"Leave your job in the year you turn 55 or older, and Uncle Sam will cut you some slack on the early-withdrawal penalty." We know that many people are retiring early, leaving jobs to start new ventures and changing jobs in their 50's. This is something that did not happen before the Baby Boomers who are living active thriving lives well past their 50's. Here's great info regarding your 401(k).
The rule for tapping a 401(k) without incurring the 10% early-withdrawal penalty requires that you are at least age 59½, but there's an exception. If you leave your employer in the year you turn 55 or older, there's no penalty. Even so, you'll still owe tax on the withdrawal. As a result, a $10,000 payout at a 25% tax rate will cost you $2,500. However, there's no $1,000 early-withdrawal penalty tacked on to this.
It doesn't matter how you separate from service. In fact, retiring, being laid-off, or even termination will spare you the penalty. Provided you're 55 by the end of the year you leave the job, the rule applies, says the Kiplinger's article, "When You Can Tap a 401(k) Early With No Penalty."
If you were to leave your job in January and turn 55 in December, the 401(k) payouts anytime during the year are penalty-free. However, if you retire in December and turn 55 the next January, you'd be hit with the penalty until age 59½.
Reaching age 55 or older in the year you leave is the trigger, not just your 55th birthday. So if you were to leave a job at age 50, you couldn't tap that 401(k) penalty-free until you reach age 59½. However, if you leave an employer at age 55 to work for another company and then leave the second position at age 57, you could withdraw from both 401(k)s penalty-free. You left both companies in the year you turned 55 or older.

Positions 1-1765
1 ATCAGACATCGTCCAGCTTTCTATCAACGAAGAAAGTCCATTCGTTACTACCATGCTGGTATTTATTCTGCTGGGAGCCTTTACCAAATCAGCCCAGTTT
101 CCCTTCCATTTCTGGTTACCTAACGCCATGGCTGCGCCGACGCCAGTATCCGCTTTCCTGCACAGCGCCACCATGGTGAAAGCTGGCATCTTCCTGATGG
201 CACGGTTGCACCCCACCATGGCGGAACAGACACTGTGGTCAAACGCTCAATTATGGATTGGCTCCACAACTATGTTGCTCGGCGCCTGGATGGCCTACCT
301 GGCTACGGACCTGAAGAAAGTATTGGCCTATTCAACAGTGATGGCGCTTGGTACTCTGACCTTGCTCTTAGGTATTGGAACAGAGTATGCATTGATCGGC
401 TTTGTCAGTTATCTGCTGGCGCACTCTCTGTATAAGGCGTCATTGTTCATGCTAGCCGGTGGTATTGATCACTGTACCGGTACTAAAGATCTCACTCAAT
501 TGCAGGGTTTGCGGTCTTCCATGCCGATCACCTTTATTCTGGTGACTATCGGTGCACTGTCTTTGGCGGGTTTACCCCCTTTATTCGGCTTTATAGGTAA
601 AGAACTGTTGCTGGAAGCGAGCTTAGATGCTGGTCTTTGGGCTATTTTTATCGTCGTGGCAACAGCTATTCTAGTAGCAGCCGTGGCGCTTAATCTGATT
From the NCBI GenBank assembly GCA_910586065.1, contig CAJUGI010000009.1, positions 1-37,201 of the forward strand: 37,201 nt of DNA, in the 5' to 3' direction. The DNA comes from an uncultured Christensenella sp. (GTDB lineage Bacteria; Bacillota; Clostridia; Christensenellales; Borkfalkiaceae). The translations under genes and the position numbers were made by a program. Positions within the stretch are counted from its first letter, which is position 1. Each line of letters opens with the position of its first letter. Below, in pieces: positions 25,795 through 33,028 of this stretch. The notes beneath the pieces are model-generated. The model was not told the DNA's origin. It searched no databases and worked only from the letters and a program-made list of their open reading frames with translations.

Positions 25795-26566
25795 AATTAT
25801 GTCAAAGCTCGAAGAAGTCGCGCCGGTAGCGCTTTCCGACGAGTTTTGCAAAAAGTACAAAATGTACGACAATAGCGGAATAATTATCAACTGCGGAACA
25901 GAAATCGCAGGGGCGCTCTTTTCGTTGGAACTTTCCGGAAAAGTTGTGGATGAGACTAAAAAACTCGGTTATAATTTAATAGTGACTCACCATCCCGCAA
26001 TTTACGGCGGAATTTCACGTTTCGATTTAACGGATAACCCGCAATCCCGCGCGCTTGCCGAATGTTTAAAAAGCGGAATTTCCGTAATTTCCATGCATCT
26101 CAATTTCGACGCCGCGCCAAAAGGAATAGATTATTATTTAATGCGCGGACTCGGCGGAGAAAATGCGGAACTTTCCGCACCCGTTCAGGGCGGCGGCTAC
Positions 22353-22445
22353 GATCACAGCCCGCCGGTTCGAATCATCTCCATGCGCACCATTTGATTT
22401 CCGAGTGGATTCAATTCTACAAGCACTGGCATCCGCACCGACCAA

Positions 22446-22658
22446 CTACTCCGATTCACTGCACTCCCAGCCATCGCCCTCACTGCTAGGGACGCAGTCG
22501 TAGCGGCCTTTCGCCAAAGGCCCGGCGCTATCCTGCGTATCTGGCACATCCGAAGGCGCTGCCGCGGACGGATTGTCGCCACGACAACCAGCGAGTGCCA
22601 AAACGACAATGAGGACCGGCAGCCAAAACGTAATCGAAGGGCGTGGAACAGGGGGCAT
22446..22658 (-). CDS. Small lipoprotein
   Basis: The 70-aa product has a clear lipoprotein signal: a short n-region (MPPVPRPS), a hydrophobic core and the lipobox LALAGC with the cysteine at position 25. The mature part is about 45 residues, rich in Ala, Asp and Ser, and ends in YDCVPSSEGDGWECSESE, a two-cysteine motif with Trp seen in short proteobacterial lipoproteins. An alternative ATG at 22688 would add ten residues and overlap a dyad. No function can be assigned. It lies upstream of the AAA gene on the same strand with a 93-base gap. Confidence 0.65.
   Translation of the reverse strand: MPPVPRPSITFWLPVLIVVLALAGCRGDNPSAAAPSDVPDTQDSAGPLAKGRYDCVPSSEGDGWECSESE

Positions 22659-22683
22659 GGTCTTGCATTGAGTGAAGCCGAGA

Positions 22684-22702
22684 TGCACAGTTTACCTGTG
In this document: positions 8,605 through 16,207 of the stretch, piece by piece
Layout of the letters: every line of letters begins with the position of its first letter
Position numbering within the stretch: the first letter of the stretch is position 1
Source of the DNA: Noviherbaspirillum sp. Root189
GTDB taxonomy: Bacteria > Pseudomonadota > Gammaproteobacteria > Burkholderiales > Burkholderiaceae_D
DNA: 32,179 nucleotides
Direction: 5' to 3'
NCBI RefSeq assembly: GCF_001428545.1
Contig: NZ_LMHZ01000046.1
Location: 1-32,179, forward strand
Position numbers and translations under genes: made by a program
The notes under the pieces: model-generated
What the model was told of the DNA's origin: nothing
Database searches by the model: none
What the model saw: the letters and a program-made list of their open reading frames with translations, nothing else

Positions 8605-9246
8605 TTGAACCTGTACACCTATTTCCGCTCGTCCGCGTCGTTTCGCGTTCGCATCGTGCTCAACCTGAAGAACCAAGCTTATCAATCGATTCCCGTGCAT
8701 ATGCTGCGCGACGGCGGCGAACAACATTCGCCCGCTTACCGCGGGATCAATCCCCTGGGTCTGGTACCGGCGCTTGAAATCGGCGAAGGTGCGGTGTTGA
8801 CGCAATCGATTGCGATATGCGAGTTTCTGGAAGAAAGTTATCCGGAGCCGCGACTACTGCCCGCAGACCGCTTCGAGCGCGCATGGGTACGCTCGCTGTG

This exception may come in handy for some early retirees who need to use the funds in their 401(k) for living expenses. One thing to keep in mind: this exception from the penalty is lost if you rollover your 401(k) to an IRA. Once the money goes into the IRA, the earliest age for penalty-free withdrawals is back to age 59½.
An IRA, in contrast, has more investment options than a 401(k). You could split the 401(k) for a better result. For example, if you were to retire at 55 with $1 million in your 401(k), and you want to withdraw $50,000 annually for the next five years, you could leave $250,000 in the 401(k) to take advantage of the penalty exception and rollover $750,000 into an IRA to take advantage of other investment choices.
Ask your benefits manager for the details and rules of your 401(k), as there are some plans that don't allow partial withdrawals or periodic distributions.
Reference: Kiplinger's (May 2016) "When You Can Tap a 401(k) Early With No Penalty"